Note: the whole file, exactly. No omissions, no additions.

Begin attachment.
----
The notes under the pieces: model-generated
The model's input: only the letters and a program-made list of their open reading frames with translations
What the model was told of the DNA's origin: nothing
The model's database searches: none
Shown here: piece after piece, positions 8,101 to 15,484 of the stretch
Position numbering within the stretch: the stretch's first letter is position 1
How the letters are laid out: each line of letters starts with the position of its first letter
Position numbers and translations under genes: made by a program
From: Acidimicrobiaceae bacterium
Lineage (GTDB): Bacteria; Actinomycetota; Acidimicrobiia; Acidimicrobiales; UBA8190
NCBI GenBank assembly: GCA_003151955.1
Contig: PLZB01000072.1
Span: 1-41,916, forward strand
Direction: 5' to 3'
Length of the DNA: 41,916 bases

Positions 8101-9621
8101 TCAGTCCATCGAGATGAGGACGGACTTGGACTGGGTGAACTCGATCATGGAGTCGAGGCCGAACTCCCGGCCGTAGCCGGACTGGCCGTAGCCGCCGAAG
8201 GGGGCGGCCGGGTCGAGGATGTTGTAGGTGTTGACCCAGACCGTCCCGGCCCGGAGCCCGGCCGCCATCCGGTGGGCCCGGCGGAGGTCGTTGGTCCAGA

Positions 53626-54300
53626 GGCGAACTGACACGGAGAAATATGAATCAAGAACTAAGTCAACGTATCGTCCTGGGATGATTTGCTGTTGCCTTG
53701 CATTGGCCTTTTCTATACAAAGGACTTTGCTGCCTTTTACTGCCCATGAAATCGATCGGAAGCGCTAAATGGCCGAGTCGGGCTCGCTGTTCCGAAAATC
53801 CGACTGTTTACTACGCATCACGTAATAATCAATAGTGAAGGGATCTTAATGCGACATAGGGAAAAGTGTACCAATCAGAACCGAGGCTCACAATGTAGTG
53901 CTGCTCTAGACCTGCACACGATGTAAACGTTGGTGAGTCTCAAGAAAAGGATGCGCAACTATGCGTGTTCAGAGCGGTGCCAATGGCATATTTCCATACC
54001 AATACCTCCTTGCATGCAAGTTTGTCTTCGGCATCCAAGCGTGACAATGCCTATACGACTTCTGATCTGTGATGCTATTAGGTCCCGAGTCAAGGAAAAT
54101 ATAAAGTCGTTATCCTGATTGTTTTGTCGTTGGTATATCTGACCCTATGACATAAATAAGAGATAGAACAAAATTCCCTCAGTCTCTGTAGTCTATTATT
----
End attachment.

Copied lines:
The notes under the pieces: model-generated
The model's input: only the letters and a program-made list of their open reading frames with translations
What the model was told of the DNA's origin: nothing
The model's database searches: none
Shown here: piece after piece, positions 8,101 to 15,484 of the stretch
Position numbering within the stretch: the stretch's first letter is position 1
How the letters are laid out: each line of letters starts with the position of its first letter
Position numbers and translations under genes: made by a program
From: Acidimicrobiaceae bacterium
Lineage (GTDB): Bacteria; Actinomycetota; Acidimicrobiia; Acidimicrobiales; UBA8190
NCBI GenBank assembly: GCA_003151955.1
Contig: PLZB01000072.1
Span: 1-41,916, forward strand
Direction: 5' to 3'
Length of the DNA: 41,916 bases

Positions 8101-9621
8101 TCAGTCCATCGAGATGAGGACGGACTTGGACTGGGTGAACTCGATCATGGAGTCGAGGCCGAACTCCCGGCCGTAGCCGGACTGGCCGTAGCCGCCGAAG
8201 GGGGCGGCCGGGTCGAGGATGTTGTAGGTGTTGACCCAGACCGTCCCGGCCCGGAGCCCGGCCGCCATCCGGTGGGCCCGGCGGAGGTCGTTGGTCCAGA

Positions 53626-54300
53626 GGCGAACTGACACGGAGAAATATGAATCAAGAACTAAGTCAACGTATCGTCCTGGGATGATTTGCTGTTGCCTTG
53701 CATTGGCCTTTTCTATACAAAGGACTTTGCTGCCTTTTACTGCCCATGAAATCGATCGGAAGCGCTAAATGGCCGAGTCGGGCTCGCTGTTCCGAAAATC
53801 CGACTGTTTACTACGCATCACGTAATAATCAATAGTGAAGGGATCTTAATGCGACATAGGGAAAAGTGTACCAATCAGAACCGAGGCTCACAATGTAGTG
53901 CTGCTCTAGACCTGCACACGATGTAAACGTTGGTGAGTCTCAAGAAAAGGATGCGCAACTATGCGTGTTCAGAGCGGTGCCAATGGCATATTTCCATACC
54001 AATACCTCCTTGCATGCAAGTTTGTCTTCGGCATCCAAGCGTGACAATGCCTATACGACTTCTGATCTGTGATGCTATTAGGTCCCGAGTCAAGGAAAAT
54101 ATAAAGTCGTTATCCTGATTGTTTTGTCGTTGGTATATCTGACCCTATGACATAAATAAGAGATAGAACAAAATTCCCTCAGTCTCTGTAGTCTATTATT